Microsoft Office Tutorials and References

In Depth Information

**It Takes All Types**

The parentheses around the addition tell Excel that you want this operation

performed before the multiplication. If cell A2 contains the number 5, B2

contains the number 10, and C2 contains the number 2, Excel adds 5 and 10 to

equal 15 and then multiplies this result by 2 to produce the result 30.

In fancier formulas, you may need to add more than one set of parentheses,

one within another (like the wooden Russian dolls that nest within each

other) to indicate the order in which you want the calculations to take place.

When nesting parentheses, Excel first performs the calculation contained in

the most inside pair of parentheses and then uses that result in further

calculations as the program works its way outward. For example, consider the

following formula:

=(A4+(B4–C4))*D4

Excel first subtracts the value in cell C4 from the value in cell B4, adds the

difference to the value in cell A4, and then finally multiplies that sum by the

value in D4.

Without the additions of the two sets of nested parentheses, left to its own

devices, Excel would first multiply the value in cell C4 by that in D4, add the

value in A4 to that in B4, and then perform the subtraction.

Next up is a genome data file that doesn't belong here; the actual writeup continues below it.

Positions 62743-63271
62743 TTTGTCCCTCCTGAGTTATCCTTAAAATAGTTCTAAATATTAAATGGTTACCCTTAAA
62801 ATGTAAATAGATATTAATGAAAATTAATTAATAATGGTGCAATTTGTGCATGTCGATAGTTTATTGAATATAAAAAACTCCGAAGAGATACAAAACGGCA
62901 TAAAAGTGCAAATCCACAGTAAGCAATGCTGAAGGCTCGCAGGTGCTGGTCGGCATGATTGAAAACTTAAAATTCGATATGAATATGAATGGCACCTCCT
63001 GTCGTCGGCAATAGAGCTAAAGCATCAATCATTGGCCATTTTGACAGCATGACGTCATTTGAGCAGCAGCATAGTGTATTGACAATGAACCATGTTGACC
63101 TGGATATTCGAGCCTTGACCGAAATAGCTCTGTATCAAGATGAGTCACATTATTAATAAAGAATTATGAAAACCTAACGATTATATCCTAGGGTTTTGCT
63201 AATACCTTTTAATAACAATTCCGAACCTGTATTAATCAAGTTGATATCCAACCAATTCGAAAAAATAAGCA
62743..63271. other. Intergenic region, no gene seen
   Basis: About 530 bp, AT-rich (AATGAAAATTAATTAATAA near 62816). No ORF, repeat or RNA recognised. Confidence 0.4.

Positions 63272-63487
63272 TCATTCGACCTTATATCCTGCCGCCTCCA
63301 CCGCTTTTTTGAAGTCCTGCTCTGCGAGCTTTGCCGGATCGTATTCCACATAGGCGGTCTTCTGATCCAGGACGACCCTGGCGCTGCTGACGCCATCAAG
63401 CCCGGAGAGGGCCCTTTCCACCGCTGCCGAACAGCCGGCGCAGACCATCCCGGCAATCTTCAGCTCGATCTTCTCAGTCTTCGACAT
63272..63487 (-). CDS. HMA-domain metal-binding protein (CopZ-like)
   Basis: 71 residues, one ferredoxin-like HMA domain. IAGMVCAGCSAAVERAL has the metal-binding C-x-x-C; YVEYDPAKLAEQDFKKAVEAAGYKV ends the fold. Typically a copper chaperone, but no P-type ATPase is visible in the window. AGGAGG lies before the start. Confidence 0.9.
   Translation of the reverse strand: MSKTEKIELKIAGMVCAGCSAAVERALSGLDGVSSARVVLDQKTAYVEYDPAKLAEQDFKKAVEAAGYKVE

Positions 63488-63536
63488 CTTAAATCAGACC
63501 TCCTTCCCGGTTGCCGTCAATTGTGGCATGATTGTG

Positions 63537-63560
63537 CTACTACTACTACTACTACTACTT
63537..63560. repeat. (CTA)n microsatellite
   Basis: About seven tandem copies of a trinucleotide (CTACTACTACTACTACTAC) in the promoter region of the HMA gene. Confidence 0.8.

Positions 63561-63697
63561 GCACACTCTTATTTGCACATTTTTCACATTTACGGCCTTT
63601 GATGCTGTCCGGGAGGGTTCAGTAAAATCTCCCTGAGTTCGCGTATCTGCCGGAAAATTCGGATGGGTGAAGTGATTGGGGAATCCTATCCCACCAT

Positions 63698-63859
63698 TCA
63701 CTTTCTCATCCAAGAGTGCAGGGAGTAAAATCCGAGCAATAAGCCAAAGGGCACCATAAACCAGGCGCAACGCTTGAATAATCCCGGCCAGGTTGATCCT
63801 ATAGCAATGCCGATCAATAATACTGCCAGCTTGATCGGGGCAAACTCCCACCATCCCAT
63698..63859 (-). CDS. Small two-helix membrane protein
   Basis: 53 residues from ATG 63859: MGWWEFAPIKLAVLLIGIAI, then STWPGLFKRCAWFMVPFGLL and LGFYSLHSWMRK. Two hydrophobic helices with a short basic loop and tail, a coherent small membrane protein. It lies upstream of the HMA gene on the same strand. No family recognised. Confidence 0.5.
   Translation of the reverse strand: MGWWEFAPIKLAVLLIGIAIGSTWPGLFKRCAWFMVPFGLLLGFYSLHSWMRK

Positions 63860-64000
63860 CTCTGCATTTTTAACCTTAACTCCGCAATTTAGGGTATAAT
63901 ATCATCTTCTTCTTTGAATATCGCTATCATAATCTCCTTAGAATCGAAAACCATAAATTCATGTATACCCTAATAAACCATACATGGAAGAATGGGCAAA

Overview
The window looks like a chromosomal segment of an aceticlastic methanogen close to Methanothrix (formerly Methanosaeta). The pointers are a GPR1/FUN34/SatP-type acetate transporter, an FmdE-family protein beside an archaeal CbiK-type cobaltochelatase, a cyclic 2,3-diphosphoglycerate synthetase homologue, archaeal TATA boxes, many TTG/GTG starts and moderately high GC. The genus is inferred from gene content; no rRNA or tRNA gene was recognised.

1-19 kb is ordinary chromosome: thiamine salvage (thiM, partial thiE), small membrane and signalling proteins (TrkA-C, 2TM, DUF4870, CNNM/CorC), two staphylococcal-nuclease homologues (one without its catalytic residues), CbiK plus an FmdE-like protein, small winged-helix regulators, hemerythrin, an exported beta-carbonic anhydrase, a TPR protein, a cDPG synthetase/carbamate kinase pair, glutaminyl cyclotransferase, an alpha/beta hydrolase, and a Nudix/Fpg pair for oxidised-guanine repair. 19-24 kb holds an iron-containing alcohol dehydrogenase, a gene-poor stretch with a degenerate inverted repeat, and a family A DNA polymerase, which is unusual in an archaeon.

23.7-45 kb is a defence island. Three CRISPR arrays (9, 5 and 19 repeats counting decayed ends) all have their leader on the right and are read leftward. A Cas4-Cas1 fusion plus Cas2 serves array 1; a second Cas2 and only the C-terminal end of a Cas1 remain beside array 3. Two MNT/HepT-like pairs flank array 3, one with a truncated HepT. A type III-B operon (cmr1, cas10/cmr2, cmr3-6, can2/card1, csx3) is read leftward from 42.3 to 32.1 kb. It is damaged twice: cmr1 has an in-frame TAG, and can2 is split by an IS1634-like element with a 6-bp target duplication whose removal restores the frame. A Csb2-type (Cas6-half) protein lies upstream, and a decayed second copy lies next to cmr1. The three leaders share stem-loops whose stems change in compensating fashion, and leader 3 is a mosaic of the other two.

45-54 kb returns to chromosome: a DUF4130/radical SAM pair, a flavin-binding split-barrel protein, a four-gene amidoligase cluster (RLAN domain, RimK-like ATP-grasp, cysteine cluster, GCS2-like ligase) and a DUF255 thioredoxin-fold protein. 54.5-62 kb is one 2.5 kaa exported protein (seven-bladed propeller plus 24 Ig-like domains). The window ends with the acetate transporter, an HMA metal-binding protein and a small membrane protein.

Don’t worry too much when nesting parentheses in a formula if you don’t pair

them properly so that you have a right parenthesis for every left parenthesis

in the formula. If you do not include a right parenthesis for every left one, Excel

displays an alert dialog box that suggests the correction needed to balance the

pairs. If you agree with the program’s suggested correction, you simply click the

Yes button. However, be sure that you only use parentheses: ( ). Excel balks at

the use of brackets — [ ] — or braces — { } — in a formula by giving you an

Error alert box.

Formula flub-ups

Under certain circumstances, even the best formulas can appear to have

freaked out after you get them in your worksheet. You can tell right away

that a formula’s gone haywire because instead of the nice calculated value

you expected to see in the cell, you get a strange, incomprehensible message

in all uppercase letters beginning with the number sign (#) and ending with

an exclamation point (!) or, in one case, a question mark (?). This weirdness,

in the parlance of spreadsheets, is as an
error value.
Its purpose is to let you

know that some element — either in the formula itself or in a cell referred to

by the formula — is preventing Excel from returning the anticipated

calculated value.